Being a fan of Titus Andronicus, Nirvana, and Hole all at once just got a little awkward.
The New Jersey-repping band fronted by Patrick Stickles has given the world many things: the Civil War-themed E Street-punk catharsis of 2010's The Monitor; the street-fighting scene commentary and deeply personal confessions of 2012's Local Business; and a whole lot of fist-pump-worthy live shows in between. Stickles even wrote an epic SPIN review of the Replacements' first show in 22 years. He's super talented.
The man is a bit more caustic on Twitter, though — okay, maybe more than a bit — and Kurt Cobain's recently released death-scene note mocking his wedding vows to Courtney Love has led the Titus frontman's thinking to a dark place. As Stereogum points out, he has accused Love of killing her late husband, or at least faking the prevously seen suicide note. They're both ugly claims, and we have no truck with either of them.
"Okay, as long as we're talking, that note that the Seattle cops revealed that Kurt wrote, re: C Love? #OMO it says everything we always knew. lso, I think it proves beyond a reasonable doubt that Courtney either, A ) had Kurt killed, or B ) forged fake 'suicide note,' ditched real. I also want to go on the record saying that Kurt absolutely 100% wrote the songs on 'Live Through This,' ala BIG writing 'Hardcore' lyrics. Please don't forget – #OMO stands for 'One Man's Opinion' #SLINGNEWHASH"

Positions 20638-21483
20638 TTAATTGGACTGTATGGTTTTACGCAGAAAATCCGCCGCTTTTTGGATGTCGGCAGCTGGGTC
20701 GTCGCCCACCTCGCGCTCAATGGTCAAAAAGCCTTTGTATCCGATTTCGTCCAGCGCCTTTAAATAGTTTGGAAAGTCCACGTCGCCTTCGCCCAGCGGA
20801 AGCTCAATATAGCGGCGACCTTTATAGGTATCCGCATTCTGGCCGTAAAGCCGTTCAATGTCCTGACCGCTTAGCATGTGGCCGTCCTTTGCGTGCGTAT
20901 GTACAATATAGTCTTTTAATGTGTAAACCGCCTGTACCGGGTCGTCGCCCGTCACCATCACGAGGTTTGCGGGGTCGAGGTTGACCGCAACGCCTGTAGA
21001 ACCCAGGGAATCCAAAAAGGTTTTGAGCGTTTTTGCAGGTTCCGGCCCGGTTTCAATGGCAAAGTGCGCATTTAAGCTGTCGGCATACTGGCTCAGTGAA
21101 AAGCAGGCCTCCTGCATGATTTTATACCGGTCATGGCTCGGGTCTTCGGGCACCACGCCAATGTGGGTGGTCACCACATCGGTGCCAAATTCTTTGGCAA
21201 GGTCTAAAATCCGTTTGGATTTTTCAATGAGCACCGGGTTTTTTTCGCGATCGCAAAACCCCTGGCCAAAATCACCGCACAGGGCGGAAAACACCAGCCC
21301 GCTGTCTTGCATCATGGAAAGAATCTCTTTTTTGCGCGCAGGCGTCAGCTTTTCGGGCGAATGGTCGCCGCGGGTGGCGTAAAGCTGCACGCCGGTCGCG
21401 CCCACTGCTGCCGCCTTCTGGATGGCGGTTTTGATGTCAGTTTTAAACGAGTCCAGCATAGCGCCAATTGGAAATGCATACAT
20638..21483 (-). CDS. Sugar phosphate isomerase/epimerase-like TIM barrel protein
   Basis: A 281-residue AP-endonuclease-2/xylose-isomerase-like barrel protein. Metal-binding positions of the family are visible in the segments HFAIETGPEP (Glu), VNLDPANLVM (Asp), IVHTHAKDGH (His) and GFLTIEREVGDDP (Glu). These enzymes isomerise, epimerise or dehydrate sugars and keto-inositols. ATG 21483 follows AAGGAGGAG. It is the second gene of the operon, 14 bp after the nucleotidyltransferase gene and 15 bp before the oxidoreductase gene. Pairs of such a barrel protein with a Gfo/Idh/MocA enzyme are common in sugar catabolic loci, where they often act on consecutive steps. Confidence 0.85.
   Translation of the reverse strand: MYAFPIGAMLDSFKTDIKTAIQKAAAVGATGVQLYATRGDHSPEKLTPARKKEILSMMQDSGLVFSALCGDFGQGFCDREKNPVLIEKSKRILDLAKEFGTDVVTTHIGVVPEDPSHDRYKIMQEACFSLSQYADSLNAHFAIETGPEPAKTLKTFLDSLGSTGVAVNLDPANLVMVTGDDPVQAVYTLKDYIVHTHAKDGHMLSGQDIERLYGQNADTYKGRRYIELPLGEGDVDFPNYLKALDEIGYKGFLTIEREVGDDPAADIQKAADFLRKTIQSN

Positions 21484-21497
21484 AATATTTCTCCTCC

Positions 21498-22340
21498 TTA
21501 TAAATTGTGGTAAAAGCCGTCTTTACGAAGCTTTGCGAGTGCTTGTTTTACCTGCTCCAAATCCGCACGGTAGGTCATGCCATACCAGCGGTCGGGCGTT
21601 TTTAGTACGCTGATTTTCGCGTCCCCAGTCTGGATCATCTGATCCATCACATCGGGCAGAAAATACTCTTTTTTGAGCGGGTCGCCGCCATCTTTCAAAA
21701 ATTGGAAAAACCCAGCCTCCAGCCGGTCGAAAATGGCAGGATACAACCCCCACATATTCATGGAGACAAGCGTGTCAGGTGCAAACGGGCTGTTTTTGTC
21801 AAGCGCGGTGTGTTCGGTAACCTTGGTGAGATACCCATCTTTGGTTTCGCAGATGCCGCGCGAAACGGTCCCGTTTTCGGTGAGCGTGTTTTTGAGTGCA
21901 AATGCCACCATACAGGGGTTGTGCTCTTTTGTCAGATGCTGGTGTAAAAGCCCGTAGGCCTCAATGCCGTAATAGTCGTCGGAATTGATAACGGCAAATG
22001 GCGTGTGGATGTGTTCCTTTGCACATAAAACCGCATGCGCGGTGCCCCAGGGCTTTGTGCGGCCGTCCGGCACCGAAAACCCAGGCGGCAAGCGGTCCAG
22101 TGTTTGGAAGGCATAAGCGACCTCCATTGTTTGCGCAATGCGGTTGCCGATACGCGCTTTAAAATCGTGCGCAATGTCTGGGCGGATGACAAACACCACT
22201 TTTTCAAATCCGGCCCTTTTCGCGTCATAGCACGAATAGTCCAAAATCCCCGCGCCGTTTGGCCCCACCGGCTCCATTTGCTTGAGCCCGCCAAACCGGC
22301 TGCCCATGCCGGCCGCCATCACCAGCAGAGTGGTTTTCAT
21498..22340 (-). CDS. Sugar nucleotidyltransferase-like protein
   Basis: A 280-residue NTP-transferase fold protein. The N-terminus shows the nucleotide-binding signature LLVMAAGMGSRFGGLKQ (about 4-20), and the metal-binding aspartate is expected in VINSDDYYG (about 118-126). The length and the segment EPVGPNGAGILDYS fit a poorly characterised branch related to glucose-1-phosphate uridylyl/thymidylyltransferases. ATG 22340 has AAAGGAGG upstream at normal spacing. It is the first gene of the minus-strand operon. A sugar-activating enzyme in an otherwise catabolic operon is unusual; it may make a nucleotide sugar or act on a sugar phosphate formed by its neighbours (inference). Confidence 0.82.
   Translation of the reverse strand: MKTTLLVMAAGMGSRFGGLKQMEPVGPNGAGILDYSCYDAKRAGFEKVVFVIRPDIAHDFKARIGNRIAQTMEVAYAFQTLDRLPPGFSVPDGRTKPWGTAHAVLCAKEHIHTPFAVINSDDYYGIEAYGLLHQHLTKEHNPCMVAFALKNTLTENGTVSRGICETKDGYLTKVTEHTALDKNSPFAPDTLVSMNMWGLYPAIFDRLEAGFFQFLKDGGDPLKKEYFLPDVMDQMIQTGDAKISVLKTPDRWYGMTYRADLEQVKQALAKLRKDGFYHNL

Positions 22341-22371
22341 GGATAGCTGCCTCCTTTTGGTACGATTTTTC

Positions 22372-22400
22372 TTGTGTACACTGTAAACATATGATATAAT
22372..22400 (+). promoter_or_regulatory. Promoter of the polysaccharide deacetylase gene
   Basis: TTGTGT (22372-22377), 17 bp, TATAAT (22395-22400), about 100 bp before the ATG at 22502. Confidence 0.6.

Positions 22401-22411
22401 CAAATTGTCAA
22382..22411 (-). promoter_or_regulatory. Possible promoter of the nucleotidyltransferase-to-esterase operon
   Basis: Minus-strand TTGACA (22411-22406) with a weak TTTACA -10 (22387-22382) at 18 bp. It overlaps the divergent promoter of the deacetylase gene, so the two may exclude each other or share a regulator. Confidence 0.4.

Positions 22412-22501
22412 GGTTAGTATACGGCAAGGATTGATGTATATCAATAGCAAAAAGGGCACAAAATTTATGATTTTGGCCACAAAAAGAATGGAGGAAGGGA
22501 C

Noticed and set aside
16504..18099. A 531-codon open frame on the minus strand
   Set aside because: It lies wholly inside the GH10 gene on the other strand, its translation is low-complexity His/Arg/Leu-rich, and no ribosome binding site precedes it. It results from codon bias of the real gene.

Replies to Twitter followers suggest Stickles isn't somehow being sarcastic and mocking conspiracy theorists here, though we're hopeful. He has said Titus Andronicus' next album will be a rock opera inspired by his struggles with manic depression, a condition he discussed in a recent interview with comedian/podcaster Marc Maron. As for Love, she recently released the snarling "Wedding Day."
And as for the note, it's altogether possible it was written by the couple, together, as a joke, any time before or after their actual marriage in February of 1992. Also, it was considered in Seattle PD's recent revisiting of the case, which through newly unearthed evidence re-confirmed Cobain's death as a suicide.